The rights that will ensure economic and social democracy

The
aim of this research paper is to highlight the inequalities faced by the group
or community that is eradicated from the society in terms of participation in
local life. Marginalization deprives the person from privileges and the
opportunities that are essential for survival .The main purpose of the Indian Constitutions
to uplift the marginalized community so as to protect and empower people with
basic rights that will ensure economic and social democracy though out the
country. It is widely
acknowledged that education has an important role to achieve a greater degree
of social justice. The educational institutions are expected to equip children
to the best of their ability for securing a meaningful place in society and
thus fostering a process of developing an egalitarian society. However, a large
number of children belonging to community of the third gender are still
excluded from the educational system and hence cannot participate meaningfully
in the economic, social, political and cultural life.
A comparative analysis on the literacy rate of group of transgender has been done.
The outcome of this paper is to make a clear identity of the human being which
is being criticized in every aspects of life and the challenges faced by them
in educational, in family or in society on the whole.

Keywords- transgender,
literacy, freedom of expression, social responsibility, identity.

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Introduction

Transgender is a terminology
relating to a person’s
gender identity that is different than that of the expectations of the society
ex. These are the intersex people whose sex is not assigned or determined at
the time of birth. They are ignored, marginalized and treated as untouchable
and impervious; they are deprived of the social and cultural participation and
contribution. Not only this, since in many countries their legal status is yet
to be determined, they are being dispossessed and robbed of many rights and the
privileges which the other genders enjoy and benefit as a citizen of the country. 

 

Transsexual
and Transgender Community – Down History Lane:

Brief History Of Hijra, India’s Third
Gender
 

 

 

Each and every
human being, be it a male or a female is uniquely created by GOD and yes, a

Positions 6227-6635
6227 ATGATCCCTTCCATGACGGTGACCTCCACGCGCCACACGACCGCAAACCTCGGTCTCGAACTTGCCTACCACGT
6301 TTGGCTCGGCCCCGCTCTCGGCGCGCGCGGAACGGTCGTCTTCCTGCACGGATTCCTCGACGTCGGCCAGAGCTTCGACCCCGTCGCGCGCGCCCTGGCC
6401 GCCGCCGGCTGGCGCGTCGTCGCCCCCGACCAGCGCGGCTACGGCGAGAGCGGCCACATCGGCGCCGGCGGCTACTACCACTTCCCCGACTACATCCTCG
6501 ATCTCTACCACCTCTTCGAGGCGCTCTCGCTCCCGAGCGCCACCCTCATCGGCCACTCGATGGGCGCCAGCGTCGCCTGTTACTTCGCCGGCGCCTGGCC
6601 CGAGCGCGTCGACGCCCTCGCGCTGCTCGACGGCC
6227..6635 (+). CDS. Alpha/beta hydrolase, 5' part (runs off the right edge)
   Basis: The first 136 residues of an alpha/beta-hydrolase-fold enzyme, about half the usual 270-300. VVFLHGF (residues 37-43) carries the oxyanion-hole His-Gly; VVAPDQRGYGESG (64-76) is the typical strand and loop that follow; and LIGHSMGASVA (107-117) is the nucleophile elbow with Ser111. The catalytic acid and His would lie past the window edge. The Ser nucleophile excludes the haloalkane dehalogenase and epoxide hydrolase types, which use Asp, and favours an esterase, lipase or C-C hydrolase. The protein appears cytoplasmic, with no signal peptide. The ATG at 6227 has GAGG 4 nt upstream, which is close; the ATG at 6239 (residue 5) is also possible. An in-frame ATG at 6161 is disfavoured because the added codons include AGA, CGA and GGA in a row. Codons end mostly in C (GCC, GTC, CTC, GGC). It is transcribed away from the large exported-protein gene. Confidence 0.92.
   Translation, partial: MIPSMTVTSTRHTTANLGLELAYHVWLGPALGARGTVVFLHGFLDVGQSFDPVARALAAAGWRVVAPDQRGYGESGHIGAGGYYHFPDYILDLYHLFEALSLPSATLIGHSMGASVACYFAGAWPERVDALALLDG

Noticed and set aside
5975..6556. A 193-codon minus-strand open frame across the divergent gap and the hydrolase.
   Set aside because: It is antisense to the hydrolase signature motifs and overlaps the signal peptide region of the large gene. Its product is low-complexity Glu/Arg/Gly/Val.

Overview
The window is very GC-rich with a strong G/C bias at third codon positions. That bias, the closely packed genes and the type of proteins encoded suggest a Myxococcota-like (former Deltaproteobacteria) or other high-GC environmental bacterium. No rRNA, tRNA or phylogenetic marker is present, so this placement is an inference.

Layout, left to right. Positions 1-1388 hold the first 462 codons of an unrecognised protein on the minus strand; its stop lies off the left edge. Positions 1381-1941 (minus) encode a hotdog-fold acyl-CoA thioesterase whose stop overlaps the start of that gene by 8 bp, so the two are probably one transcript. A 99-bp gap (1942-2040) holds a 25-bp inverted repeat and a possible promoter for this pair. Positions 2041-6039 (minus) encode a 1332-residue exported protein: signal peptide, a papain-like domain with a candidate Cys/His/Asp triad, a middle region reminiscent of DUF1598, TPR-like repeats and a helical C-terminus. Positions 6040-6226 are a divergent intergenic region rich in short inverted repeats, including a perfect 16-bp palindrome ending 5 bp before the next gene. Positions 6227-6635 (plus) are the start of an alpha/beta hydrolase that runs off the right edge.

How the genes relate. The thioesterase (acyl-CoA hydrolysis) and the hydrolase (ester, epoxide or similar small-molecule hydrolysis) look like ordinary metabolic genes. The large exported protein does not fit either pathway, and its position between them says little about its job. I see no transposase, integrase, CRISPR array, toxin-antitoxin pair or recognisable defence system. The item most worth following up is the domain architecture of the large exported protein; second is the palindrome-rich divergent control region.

transgender also is one of them. A transgender or Hijra or the Third gender as
referred to nowadays, has a totally different question always haunting their
mind – “Why are they created so uniquely or in such a special different way,
which is so difficult to explain to the common man in today’s society. They are
differently known in society as Hijra, Eunuchs, Kothis, Aravanis,
Jogappas, Shiv-Shakthis, transgenders or the third gender in the modern world. 

India’s Trans
women community widely known as Hijras can be traced back to over 4,000 years
as part of the subcontinent for as long as its existence which has being
mentioned in ancient texts and the Hijra Community is a testament to the sexual
diversity that is integral yet often forgotten and ill-treated in Indian
Culture. They are discriminated to a great extent in today’s world on the
whole.

The Hijra community
has been mentioned in ancient literature, the most known of which is
the Kama Sutra, a Hindu text on human sexual behavior written sometime
between 400 BCE and 200 CE. Hijra characters hold significant
roles in some of the most important texts of Hinduism, including the Mahabharata and the Ramayana. One of the many forms of Shiva, a principal Hindu deity,
involves him merging with his wife, Parvati,
to become the androgynous Ardhanari,who
holds special significance to many in the Hijra community. In
this ancient literature Kama Sutra, they
have also been referred as ‘tritiyapakriti’
or third gender has been an integral part of Vedic and puranic literatures, it
categorises men who desire other men as a ‘third
nature’. The word namely ‘napunsaka’
has been commonly used to denote the absence of procreative capability of a
person.Hijras held important positions in court and various facets of
administration during the Mughal-era India, from the 16th to 19th
century.

Lord Rama,
in the epic Ramayana, was leaving
his kingdom for 14 years of exile and was headed to the forest, he asked all
his followers men and women to return back to the city but among these
followers, the hijras alone did not feel bound by his instructions and decided
to stay with him no matter what. Overwhelmed by their earnest devotion, Rama
bestowed on them the powers to confer blessings on people for auspicious
occasions like childbirth and marriage, and also at the inaugural functions for
which, it is believed set up the occasions for all the customs of Badhai where Hijras sing, dance and
confer blessings. They receive gifts in cash and kind for all these ceremonies.In
Hindu mythology, Bahuchara Mata who
is a Hindu Goddess is considered as the patronage of the Hijra community in
India.

Spiritual: Unlike transgender identities in many
western countries, hijras have built their tight-knit communities around
religion.